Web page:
There is nothing wrong with a healthy debate, whether it’s related to determining the best pizza topping or the most philanthropic celebrity. In the PCB world, a common debate that plagues designers and researcher alike revolves around deciding whether the copper tracks of a PCB should be routed at a 90-degree angle or a 45-degree angle to avoid acid traps and other design flaws.
With today’s equipment, however, it turns out that except in special circumstances, it doesn’t matter which angle you use. By utilizing modern PCB design software, routing tools can accommodate for whichever angle choice you stand behind or that is necessary for your device’s needs.
The Effect of Right-Angle Tracks on EMI Emission
Engineers are often concerned about having right-angle tracks on their PCB due to the possibility of Electromagnetic Interference (EMI) radiated at sharp corners. The popular theory is that high-frequency signals emit Radio Frequency radiation at every 90° turn of the copper track. This mere assumption is enough for most hardware designers to eliminate any right-angle tracks from their design.
However, the theory that electrons in a high-speed signal are unable to make right-angle turns has been debunked by an experienced electrical engineer, Dr. Howard Johnson. As a matter of fact, electrons bounce billions of times in different directions even with a short length; they have minimal problems navigating right-angle corners.
There is, of course, an exception when you’re designing ultra high-speed PCBs in the range of 10 GHz or more, or you’re involved in microwave designs that use traces with large widths of 100 mils. In such extreme applications, you actually need to worry about 90° corners. Otherwise, they should not present a major concern.
Only worry about right-angle corners in ultra high-speed design.
To resolve this debate once and for all, a test was conducted to measure and compare radiated emission between right-angle and 45° corners for high-frequency signal, for signals up to 17ps rise pulse. The results confirm the argument of Dr. Howard Johnson that there is no difference in EMI emission levels between right-angle and 45° corners, within the testing limits.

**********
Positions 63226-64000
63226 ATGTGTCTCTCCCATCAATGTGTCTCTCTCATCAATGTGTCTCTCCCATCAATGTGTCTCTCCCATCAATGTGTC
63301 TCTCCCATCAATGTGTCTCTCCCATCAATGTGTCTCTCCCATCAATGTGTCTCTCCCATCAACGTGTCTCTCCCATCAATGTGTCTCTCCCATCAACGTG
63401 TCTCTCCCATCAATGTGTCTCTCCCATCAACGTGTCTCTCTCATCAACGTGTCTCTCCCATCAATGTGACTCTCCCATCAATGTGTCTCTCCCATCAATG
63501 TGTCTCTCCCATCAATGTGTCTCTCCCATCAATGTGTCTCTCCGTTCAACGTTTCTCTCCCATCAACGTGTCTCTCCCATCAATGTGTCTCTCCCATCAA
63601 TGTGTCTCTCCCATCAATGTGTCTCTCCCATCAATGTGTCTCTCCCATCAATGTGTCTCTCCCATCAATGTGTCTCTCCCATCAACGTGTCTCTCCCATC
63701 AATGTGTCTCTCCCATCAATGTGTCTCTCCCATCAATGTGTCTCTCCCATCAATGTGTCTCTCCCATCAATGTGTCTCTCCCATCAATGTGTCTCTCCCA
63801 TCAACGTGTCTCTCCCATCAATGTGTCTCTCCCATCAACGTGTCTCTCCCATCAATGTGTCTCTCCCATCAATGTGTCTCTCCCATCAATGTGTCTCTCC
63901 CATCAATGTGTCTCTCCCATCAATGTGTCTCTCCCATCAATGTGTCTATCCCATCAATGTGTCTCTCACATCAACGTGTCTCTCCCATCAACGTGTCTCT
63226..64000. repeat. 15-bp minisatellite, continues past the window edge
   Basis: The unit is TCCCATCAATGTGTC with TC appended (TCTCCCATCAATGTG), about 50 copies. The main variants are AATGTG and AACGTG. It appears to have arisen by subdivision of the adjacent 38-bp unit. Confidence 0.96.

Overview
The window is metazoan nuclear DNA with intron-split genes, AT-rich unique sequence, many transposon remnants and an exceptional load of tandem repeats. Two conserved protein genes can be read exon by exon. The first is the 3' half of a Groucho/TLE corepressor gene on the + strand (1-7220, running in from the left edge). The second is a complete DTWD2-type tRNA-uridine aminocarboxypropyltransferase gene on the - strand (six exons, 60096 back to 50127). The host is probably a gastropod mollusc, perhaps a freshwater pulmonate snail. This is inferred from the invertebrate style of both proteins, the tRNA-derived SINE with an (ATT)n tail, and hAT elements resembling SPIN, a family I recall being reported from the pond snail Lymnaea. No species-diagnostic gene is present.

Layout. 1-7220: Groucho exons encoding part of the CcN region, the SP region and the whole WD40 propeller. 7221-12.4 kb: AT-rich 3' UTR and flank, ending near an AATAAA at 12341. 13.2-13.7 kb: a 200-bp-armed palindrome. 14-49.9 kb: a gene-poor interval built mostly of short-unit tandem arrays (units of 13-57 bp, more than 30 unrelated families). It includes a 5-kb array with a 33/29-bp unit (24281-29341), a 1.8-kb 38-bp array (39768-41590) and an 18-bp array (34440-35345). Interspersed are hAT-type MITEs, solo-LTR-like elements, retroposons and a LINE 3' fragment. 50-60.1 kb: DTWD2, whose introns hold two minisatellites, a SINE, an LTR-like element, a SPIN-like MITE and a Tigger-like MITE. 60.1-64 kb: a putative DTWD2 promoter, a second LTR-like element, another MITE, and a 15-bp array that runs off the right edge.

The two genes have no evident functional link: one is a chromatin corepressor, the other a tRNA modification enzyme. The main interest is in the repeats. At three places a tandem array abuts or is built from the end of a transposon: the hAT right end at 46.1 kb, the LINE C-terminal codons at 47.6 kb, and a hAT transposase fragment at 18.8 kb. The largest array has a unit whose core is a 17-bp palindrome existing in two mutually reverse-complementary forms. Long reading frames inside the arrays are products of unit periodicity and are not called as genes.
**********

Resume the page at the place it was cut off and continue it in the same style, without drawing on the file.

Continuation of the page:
Why Are 45° Corners So Widely Used?
The verdict is out and it’s safe to use right-angle tracks in your design, as long as you’re not working on ultra-high frequency microwave designs. The myth of 45° angle routing is finally put to rest. But if it was a misconception to start with, why does PCB design software continue to incorporate 45° angles in their routing strategy? Furthermore, why did people start routing with 45° in the first place?
Every myth has an origin. In the case of routing with 45° corners, the myth can be traced back to a time when PCB manufacturing wasn’t as advanced as it is today. Back then, right-angle or any sharp angle corners presented a realistic threat to manufacturability. Sharp corners could cause acid traps, where some of the acids used in etching linger and continue to corrode the copper at sharp corners. Back then, engineers were also concerned that right-angled corners aren’t as sturdy as 45° ones and could be peeled off easily.
Thankfully, these worries belong to the past, as new PCB manufacturing technology ensures that your PCB is properly etched, right-angle or not. Veteran engineers from the days of avoiding right-angle corners often continue to frown on using 45° angles in today’s designs. However, for many of them, it’s more of a habit than a rule.
Sharp corners used to cause manufacturability issues.
Why Do I Prefer 45° Angle Corners?
Despite the fact that there’s no harm in having right-angle corners in my design, I meticulously ensure that every single corner is 45° before sending my PCB for fabrication. This isn’t because I’m an RF designer - I’m not. My obsession with 45° corner is pretty simple. They look stylish and much nicer, in my opinion, compared to 90° corners.
Simply put, it’s a matter of personal preference. After all, Altium Designer is already configured to beautifully route 45° angle tracks and I didn’t see a pressing need to alter those default settings. Make sure you are using PCB design software that can enable any of your design preferences.
Are you bothered by right-angles in your PCB design? Talk to an Altium expert for their opinion.
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